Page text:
Apple. Facebook. Microsoft. Google. Some of the biggest names in tech today trace their roots back to humble beginnings. Yes – they all started in garages.
While garages, hustling, and bold risks may have had their role, what we often overlooked is quality of the team. This is often the biggest moat when it comes to building great technology.
In case of technology startups, the right technical hire can be extremely crucial. Moreover, the opportunity cost of a bad hire is well documented.
In the words of Steve Jobs, “I noticed that the dynamic range between what an average person could accomplish and what the best person could accomplish was 50 or 100 to 1. Given that, you’re well advised to go after the cream of the cream … A small team of A+ players can run circles around a giant team of B and C players.”
So, how does one go about tech hiring? Although there are no rules set in stone, one could consider this article as a primer on a few good practices.
Nam et ipsa scientia potestas est – Knowledge itself is power
Understand what you require. Equip yourself to know what kind of talent you need. This may be a tad bit difficult if you’re from a non-technical background. Ask friends and colleagues proficient in tech questions so that you better understand the kind of profile you’re looking for. Always consult an expert, if possible, it will greatly cut short your learning curve. Avoid re-using old job descriptions, it is important that you tailor the job description to your specific needs. It’s always good to re-look at what skills you require for the given role. The better detailed your job description, the lesser number of unqualified applications you have to go through.
Engage with them
Have conversations with your applicant and establish a connection. While technical skills and profile-fit are crucial. Cultural fit, soft skills and loyalty matter to a very great extent too. Be transparent and let the applicant know what your deal-breakers are.
Remember, 1 person in a team of 10 counts as 10%, you don’t want crucial employees flaking. Take time and assess whether this person is a good fit for your team. Do you really see this person contributing to your company? Hire slowly. Brian Chesky would literally ask his initial hires if they would work at Airbnb if they had a year left to live. You want committed people who will stand strong during turbulent times. They say that when founders start-up, it’s like they’re married to each other. This is valid not just for your co-founders, but your early hires as well.
Finding the people with the right skill-set is the first step to meeting potential hires.
Is this person a team player?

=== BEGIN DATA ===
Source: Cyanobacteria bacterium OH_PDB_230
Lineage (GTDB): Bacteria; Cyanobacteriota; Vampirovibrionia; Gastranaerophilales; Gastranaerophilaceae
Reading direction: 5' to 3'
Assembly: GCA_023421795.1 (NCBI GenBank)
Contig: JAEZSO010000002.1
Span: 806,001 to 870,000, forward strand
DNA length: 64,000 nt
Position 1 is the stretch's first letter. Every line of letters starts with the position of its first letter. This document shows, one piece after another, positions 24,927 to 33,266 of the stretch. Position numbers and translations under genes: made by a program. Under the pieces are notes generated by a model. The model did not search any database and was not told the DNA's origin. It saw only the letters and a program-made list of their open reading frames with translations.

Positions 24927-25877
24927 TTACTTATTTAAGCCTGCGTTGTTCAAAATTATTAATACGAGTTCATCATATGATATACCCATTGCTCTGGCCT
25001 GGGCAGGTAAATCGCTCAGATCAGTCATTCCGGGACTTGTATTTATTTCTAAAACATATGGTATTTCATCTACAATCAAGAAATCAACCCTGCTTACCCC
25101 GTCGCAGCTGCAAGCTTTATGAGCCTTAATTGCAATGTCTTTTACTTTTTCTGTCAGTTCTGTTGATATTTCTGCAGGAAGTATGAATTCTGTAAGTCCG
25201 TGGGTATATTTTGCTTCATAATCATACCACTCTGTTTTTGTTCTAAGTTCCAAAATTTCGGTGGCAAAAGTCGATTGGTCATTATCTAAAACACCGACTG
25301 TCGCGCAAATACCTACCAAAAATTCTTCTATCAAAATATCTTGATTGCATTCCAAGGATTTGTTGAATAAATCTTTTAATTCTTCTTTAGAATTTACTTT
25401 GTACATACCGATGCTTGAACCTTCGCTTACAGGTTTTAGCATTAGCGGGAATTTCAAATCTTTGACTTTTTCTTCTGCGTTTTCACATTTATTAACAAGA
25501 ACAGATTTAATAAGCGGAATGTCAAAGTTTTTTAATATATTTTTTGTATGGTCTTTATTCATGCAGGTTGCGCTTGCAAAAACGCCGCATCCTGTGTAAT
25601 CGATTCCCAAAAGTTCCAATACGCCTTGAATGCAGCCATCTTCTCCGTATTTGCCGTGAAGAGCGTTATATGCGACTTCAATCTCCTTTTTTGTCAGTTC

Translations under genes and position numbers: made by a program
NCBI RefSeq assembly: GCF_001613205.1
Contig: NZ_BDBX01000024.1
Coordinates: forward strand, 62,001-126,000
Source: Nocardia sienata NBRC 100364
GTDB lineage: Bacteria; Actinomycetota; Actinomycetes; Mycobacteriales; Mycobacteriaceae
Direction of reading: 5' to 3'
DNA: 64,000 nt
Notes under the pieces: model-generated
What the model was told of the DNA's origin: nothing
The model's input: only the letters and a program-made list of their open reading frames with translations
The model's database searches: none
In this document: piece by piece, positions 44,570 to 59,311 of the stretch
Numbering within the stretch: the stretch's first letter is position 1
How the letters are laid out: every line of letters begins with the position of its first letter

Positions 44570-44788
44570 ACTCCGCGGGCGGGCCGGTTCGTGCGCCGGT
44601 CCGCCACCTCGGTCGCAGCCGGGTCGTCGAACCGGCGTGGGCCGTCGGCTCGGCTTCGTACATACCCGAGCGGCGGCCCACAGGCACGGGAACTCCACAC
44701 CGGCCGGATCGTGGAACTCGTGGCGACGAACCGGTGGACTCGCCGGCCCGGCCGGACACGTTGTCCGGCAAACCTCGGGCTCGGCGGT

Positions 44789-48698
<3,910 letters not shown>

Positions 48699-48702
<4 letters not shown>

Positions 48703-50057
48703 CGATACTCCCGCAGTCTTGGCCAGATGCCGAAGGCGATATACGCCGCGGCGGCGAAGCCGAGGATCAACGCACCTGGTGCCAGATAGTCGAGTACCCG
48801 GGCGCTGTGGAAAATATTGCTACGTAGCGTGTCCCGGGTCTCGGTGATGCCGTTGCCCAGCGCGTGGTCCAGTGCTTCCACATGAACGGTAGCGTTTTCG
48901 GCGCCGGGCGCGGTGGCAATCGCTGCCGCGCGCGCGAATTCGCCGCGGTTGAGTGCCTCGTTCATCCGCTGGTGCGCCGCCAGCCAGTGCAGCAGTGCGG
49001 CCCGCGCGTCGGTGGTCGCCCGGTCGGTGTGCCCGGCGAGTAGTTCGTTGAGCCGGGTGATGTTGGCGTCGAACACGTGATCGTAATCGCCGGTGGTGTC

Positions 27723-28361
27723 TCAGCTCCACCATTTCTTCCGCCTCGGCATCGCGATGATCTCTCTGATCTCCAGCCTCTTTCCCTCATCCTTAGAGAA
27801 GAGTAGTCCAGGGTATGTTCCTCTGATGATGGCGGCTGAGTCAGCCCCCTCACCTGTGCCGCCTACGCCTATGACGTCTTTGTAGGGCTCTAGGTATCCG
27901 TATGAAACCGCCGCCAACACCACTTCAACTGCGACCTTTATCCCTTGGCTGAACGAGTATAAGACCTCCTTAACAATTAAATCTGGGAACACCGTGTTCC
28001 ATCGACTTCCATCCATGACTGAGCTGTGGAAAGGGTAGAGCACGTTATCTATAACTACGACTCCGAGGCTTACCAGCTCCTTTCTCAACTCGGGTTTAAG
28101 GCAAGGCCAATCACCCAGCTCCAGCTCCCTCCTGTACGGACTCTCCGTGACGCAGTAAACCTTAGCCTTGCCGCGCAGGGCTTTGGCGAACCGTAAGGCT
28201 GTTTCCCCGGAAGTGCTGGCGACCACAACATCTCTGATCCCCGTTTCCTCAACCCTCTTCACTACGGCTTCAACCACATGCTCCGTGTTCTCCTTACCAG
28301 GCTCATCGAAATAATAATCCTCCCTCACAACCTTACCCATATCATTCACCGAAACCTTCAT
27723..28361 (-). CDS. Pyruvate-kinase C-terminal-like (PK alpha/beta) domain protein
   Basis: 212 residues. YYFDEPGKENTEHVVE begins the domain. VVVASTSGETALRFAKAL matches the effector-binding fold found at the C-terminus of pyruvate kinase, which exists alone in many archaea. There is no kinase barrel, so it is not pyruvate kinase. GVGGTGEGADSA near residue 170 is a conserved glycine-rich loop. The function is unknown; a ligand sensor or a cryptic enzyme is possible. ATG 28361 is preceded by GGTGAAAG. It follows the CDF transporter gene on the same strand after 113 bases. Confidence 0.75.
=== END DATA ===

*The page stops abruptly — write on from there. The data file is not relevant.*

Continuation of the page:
Ask yourself this question: ‘Is this person a team player?’ Communication and collaboration are crucial for your tech team to function at peak capacity. Hiring an asshole coder who’s going to put everyone else down and lower team morale is not a wise decision. Hiring assholes only works in the short-term. Code is meant to be shared, attitude is extremely important. Get a sense of whether the applicant is a team player. Some more traits to look for are high emotional intelligence, patience, and leadership skills.
How to attract the best?
In the heart and mind of every engineer, they look forward to solving complex problems with other great engineers. The opportunity to work with great tools and tech while constantly developing themselves is another plus. Sell your vision to them, and the benefits of working with your firm. Truly great companies always have a big, hairy, audacious mission statement that drives them.
Having a great work culture is extremely important too. A workplace’s culture are the unwritten rules they have, it’s the invisible hand that drives employee decisions. Employees need to feel safe about experimenting and trying new things. Providing psychological safety to your employees and having a culture that celebrates failure can lead to phenomenal results. Employees must feel free enough to share things without the fear of recriminations. (For more detail, do check out: Project Aristotle, Google X: The Unexpected Benefit Of Celebrating Failure)
Seeking out the best?
While there’s nothing like seeking out someone whom you’ve worked with in the past or reaching out in your own network. To explore your options, you can take advantage of a few alternatives(Among many others):
Referrals from your current tech team
Xobin has around 10,000+ Sr Engineers who have been certified.
Events like meetups, hackathons can definitely give you leads as well. Meeting these leads later for a beer or coffee should give you a good idea on whether this person would be well suited for your profile.
- Recruiters (Not very feasible for startups, however)